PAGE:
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OTA reception 30+ miles NNE of Atlanta

post #1 of 11
Thread Starter 
Hello all,

I'm attempting to pull in as many stations as possible using an AntennaCraft HBU33 mounted in the attic.

EDIT: My original TV Fool report was at ground level. Updated TV Fool chart after adding 25ft to the AGL, which is more accurately representing where I've placed my antenna.

Here's what I'm working with in the attic: http://www.tvfool.com/?option=com_wrapper&Itemid=29&q=id%3dcc49122abaf724

Here's what I've done so far:

Mount the antenna in the attic of my 2 story home that sits near the high point of the neighborhood. Pointed it in a general SW direction, towards most of the towers that are around 200 degrees.
From the antenna, I have approx 75-100 ft of RG6 cable spliced together once, hitting a 4-way CommScope splitter w/ power amp (http://www.commscope.com/catalog/broadband/product_details.aspx?id=45402) that Comcast once installed to amp their signal to my TVs.
From the splitter, each run is prob 25-35ft of RG59 headed to the outlets.

The strongest signal I can receive is FOX 5.1 (WAGA) at around 70-75% strength, with 100% quality. NBC 11.1 (WXIA) comes in around 55-65%, but the sound cuts out for a split second every minute or so. ABC 2.1 (WSB) and CBS 46.1 comes in around 40-45%. Other channels such as PBS, ION, CW, and Peachtree TV come in as well around 50%. For the most part, except for NBC, the channels are fairly solid. ABC suffers from a constant audio drop or pixelation only after watching the channel for awhile (30+ min?); strangely, turning the TV off and on will cause this to cease for a good while.

I'm interested in what I can do to improve my signals. My first thought is that I should probably amp the signal closer to the antenna source, rather than 75-100ft away from it. This is easily possible since there is an A/C outlet in my attic near where I have the antenna. I've considered a CM-7777 for this purpose, but I've read a lot of bad reviews about the recent production line of them, so I'm not sure... I've also thought of possibly using separate antennas. Roof mounting is obviously preferable to attic mounting, but I'd like to avoid it if possible.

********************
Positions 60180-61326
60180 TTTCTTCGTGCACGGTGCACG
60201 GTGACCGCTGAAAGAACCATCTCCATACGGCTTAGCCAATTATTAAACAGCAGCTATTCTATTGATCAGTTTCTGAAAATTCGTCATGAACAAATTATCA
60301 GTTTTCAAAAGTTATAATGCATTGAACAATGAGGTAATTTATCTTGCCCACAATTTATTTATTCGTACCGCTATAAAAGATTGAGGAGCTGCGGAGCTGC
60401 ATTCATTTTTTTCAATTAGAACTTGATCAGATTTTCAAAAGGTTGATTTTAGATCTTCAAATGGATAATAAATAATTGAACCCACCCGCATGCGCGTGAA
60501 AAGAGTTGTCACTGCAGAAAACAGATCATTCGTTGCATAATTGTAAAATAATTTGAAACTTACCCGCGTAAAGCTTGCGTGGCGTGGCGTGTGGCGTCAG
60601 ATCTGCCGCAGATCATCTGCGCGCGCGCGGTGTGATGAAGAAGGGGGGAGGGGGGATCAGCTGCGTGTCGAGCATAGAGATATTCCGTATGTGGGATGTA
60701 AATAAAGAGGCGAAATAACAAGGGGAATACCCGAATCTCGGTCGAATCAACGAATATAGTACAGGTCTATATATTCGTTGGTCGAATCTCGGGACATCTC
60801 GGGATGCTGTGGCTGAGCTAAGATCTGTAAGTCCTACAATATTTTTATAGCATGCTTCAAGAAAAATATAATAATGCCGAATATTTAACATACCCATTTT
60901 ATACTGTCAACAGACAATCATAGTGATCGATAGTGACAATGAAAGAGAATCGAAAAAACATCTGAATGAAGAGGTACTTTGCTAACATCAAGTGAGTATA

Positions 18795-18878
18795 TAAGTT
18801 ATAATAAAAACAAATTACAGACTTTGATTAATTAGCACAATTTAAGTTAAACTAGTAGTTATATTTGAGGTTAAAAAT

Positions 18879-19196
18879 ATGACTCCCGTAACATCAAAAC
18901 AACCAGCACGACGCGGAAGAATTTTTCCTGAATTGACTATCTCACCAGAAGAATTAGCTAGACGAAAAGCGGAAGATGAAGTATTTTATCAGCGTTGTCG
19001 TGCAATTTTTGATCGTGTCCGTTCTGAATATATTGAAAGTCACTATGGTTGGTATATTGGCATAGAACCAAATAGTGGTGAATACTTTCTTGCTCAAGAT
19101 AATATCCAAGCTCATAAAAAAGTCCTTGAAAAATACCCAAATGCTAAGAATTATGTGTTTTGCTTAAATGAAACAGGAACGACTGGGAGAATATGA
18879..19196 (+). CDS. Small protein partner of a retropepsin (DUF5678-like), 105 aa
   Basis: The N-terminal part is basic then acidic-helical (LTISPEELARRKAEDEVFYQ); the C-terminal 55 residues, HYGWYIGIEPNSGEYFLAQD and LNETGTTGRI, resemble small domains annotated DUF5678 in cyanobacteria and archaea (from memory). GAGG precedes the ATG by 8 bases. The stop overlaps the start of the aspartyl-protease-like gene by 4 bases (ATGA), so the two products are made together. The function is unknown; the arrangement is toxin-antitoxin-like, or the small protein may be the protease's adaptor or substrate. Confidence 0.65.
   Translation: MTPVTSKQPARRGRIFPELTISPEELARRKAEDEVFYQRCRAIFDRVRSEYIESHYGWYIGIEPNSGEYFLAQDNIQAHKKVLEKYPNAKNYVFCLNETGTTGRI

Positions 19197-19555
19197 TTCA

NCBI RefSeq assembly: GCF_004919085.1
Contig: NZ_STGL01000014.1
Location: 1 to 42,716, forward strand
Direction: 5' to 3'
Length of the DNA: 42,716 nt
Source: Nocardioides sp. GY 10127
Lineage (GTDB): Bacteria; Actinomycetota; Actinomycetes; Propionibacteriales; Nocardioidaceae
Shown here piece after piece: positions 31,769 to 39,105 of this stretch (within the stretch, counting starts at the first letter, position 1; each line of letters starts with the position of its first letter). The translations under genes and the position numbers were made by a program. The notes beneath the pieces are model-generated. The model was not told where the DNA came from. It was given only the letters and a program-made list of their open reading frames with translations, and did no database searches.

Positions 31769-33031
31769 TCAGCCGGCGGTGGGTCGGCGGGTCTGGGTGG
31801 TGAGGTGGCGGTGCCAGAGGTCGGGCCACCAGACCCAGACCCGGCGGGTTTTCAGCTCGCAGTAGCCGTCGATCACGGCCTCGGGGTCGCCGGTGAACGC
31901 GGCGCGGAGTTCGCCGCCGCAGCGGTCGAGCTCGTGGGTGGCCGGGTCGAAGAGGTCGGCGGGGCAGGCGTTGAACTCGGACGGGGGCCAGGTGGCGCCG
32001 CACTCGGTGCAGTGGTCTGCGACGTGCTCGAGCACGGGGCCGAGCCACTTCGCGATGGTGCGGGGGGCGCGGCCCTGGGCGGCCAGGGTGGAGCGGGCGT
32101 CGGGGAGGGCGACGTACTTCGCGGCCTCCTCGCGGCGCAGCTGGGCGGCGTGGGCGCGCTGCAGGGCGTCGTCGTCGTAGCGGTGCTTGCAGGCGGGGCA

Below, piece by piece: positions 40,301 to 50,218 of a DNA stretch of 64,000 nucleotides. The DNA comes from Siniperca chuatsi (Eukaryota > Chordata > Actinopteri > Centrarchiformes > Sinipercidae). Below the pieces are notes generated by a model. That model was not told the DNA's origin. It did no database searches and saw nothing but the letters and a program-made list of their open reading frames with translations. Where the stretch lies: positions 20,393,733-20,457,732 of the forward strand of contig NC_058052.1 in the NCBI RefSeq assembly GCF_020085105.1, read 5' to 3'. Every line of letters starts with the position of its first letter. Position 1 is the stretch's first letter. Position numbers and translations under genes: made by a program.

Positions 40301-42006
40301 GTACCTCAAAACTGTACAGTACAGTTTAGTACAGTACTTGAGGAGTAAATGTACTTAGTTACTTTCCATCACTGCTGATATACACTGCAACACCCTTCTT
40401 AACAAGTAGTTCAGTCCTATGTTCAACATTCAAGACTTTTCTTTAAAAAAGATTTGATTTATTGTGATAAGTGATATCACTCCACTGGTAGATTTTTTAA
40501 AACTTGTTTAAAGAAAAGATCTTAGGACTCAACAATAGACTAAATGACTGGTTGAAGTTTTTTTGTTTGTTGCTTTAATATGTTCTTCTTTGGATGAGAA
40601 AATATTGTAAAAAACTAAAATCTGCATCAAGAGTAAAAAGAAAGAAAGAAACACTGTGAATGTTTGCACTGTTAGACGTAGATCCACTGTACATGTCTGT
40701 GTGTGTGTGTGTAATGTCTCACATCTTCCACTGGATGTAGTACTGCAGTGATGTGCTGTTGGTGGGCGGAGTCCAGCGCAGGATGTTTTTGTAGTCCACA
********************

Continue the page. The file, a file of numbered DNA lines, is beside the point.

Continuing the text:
Any suggestions on a better antenna, multiple antenna setup, amp, etc. are appreciated.

BTW, for reference, the guy at the end of this post @ http://forum.tvfool.com/showthread.php?t=1321 seems to have had some luck with two antennas and two amps. I wasn't quite sure what to make of his post; I couldn't figure out which pieces of what he did actually helped him.

Edited by trizzleatl - 11/28/12 at 8:49am
post #2 of 11
You have severe terrain issues. The stations at about 200 degrees are very weak even though they're only 34 miles away. TVFool's "2Edge" notation indicates two sets of hills/ridges (or more) in your line of sight to the stations. You need to move your antenna outdoors to have any chance of getting them reliably. If the HBU33 doesn't do the job outdoors, move up to a combination of separate top-of-the-line UHF and VHF antennas: Antennas Direct 91XG for UHF and something like the Winegard YA-1713 for VHF (Antennacraft has a similar model but I don't remember the model number).

I have a 91XG / YA-1713 combination myself, with a Channel Master 7777 pre-amp (the old model). NM levels of about 0 to 5 dB represent the limits of somewhat reliable reception for me. This is in a suburban-type landscape with the horizon obscured by trees and houses across the street, etc.
post #3 of 11
Jtbell is on the right track. You really don't have enough antenna (at least in the attic) for what you're trying to receive. The HBU33 is a medium-gain antenna that wouldn't provide enough gain to reliably receive stations in the -2.5 db NM to +7.5 db NM range at the 201-204 degree heading on your TVFool report. The RG-59 coax plus a splice is also giving up some precious signal strength that would be preserved a bit more with a straight (and as short as possible) run of new RG-6. Is roof or chimney outside mounting an option? If so, you could perhaps do a quick test of your HBU33 outside at roof/chimney height using a temporary run of RG-6 coax through a window to your tv and see how it performs. If roof/chimney mounting is not an option, then a 91XG or DB8 for UHF plus an Antennacraft Y10-7-13 for VHF-high in the attic, connected together by a UVSJ and two short RG-6 coax pieces to a single downlead would be the next best option. You could amplify at the antenna if necessary instead of using an amplified splitter down the line.